The nostalgia factor is what Acura seems to be going after in its new 2012 Funny Super bowl commercials called “Transactions” staring Jerry Sienfield and Jay Leno. The question is, will it sell cars?
Here is the ad:
How motivated are you to run out and get more information on the new car? That is the big question for Acura. And really, that is the only criteria with which we can judge a commercial. I’ll say it again: “How well does it stimulate us to buy the product?”
Here is my take, and my prediction for the advertisement.
Selling Snob Appeal
I think Acura is trying to sell us on the fact that the rich-and-famous want it real bad, and if we want to be like them, we need to go out and get in line too. This is called the snob appeal, or the greed appeal.
This is an established selling technique, but it works best on people with the Logistical personality types. And that is the problem… This particular sports car is not the typical car that the Logistical personality type person would buy. They would be more into a versatile car that had lots of uses. This car should be aimed at the Warrior. So right off the bat, there is a mis-match between the product being sold, and the advertising message being delivered.
Selling Limited Availability?
My first thought was that the appeal being tried here was that the car has “limited availability.” That would have been a great appeal to use on the Warrior personality type. They want to be the only ones to own a product. Why? Because they view things as weapons, and they want to be the only one with the latest and greatest weapon. They don’t want their foes to have the same weapon that they do, or else it loses its effectiveness.
But this commercial isn’t selling limited availability. The car will be available, and I’m sure that Acura wants to sell billions of them.
That brings me back to the basic appeal is being one of snob appeal.
The other mismatch that this commercial has to do with the Law-of-Association. Basically, the law-of-association in regards to advertising, is that people buy products to be like someone famous (or powerful). This is why celebrity endorsements are often used in advertising.
But here is the key concept that you have to grasp for this to work: the celebrity must have the same personality type as your target market.
For example, if you want to sell to Warriors, you need to pick a celebrity that has a Warrior personality themselves. If you want to sell to Logisticals, you need to pick a celebrity that has a Logistical personality type.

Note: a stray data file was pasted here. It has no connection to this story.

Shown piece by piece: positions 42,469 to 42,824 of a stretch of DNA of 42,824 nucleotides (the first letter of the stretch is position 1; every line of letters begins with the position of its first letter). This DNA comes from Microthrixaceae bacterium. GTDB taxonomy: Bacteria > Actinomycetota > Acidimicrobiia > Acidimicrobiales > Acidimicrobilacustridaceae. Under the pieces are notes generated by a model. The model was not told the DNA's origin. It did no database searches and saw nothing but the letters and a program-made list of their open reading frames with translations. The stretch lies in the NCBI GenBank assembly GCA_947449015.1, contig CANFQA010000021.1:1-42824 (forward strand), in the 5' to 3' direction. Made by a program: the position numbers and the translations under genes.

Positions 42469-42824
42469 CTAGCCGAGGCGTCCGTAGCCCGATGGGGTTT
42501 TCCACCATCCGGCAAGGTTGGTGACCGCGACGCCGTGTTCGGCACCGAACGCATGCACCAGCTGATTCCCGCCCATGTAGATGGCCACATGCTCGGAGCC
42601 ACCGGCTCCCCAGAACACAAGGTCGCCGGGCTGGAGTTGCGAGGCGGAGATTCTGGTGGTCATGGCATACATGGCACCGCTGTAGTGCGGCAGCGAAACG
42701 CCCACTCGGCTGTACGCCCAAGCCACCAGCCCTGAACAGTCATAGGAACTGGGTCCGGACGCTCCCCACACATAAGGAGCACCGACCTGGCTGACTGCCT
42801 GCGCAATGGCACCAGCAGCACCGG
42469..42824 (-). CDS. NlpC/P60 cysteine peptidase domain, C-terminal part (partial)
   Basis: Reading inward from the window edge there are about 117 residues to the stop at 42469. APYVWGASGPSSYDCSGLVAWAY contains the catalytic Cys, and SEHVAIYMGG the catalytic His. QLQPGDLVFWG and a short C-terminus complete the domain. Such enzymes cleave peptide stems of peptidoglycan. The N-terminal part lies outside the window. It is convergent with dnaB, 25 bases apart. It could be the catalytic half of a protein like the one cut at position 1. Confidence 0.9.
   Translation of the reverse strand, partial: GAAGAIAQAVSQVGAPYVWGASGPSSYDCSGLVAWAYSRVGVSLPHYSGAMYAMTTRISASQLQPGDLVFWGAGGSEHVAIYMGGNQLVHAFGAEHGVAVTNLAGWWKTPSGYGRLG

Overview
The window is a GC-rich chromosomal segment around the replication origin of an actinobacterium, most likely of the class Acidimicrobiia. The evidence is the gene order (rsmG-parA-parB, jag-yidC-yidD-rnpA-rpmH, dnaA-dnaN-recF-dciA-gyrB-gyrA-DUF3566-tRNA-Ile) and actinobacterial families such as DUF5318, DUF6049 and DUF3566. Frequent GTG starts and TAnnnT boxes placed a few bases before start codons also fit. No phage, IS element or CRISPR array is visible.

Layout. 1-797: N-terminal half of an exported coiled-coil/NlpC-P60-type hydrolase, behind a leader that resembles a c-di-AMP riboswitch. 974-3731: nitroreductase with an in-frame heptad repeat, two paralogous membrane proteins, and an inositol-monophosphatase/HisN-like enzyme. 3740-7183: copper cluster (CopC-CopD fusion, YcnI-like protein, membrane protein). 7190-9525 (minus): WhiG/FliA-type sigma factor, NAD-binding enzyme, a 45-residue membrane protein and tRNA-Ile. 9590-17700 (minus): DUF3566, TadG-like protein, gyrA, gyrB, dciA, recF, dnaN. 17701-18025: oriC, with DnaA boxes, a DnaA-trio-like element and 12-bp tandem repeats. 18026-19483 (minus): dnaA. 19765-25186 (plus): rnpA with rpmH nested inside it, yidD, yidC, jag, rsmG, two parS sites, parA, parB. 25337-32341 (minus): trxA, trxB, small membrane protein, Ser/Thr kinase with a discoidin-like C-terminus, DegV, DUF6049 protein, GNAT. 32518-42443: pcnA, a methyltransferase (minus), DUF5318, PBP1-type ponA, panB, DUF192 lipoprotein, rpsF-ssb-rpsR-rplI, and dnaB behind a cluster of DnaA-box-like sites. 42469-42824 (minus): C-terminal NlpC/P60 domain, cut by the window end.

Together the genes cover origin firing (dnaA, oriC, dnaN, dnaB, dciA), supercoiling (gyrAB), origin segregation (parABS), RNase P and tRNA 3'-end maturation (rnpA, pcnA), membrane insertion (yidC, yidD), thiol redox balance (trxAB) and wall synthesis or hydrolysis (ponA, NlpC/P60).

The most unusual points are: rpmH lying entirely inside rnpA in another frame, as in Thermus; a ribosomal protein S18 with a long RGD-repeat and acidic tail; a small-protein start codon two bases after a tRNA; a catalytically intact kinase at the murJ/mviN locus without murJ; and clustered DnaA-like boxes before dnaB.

In this particular commercial, we have two different personality types being used for to make the connection to the target prospect: Strategist, and Logistical. Remember, the target market for this type of product in this funny Super Bowl commercial are the Warriors. Do you see a problem here?
Jerry Sienfield and Jay Leno both have the Strategist personality type. That is the problem. But they are funny guys, which the Warriors appreciate. So for that aspect, they might get a pass; even though they could have done better had they picked celebrities with the Warrior personality type.
Who’s Number One?
But this commercial has an even worse mismatch. The guy that was number one on the list, that Jerry tries to woo to get to be on the top of the list, is a Logistical. You can tell by the seriousness written on his face. There are other clues you can use too, which you can see in the Personality Marketing Manual.
I guarantee to you, the Warrior does not want to be associated with the Logistical personality type. That kills the effectiveness of the commercial right there. Even if the guy was number two in line, it is still a Logistical having the car.
What Emotion Is Being Triggered?
As you know, I put a very high priority on stimulating emotions in your ads, because that is what gets people to plunk down their money and buy your product. This is critical in a TV ad, because there is a time lag between when the person first sees the commercial, and when they decide to go out and buy the product. It is “emotional stimulation” that carries them across the time-lag chasm.
I highly recommend that you read my Kindle book “Emotional Copywriting Revealed.” It is a bargain at just 99 cents. It would have save Acura millions of dollars by avoiding a commercial that misses the target like this one does.
Obviously, with the humor in the advertisement (it is funny, I’ll agree), the emotion that they are trying to stimulate is Surprise and then Enjoyment.